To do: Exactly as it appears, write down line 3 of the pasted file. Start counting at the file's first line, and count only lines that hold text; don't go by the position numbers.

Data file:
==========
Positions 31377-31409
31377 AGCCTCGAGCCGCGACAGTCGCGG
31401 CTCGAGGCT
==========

31401 CTCGAGGCT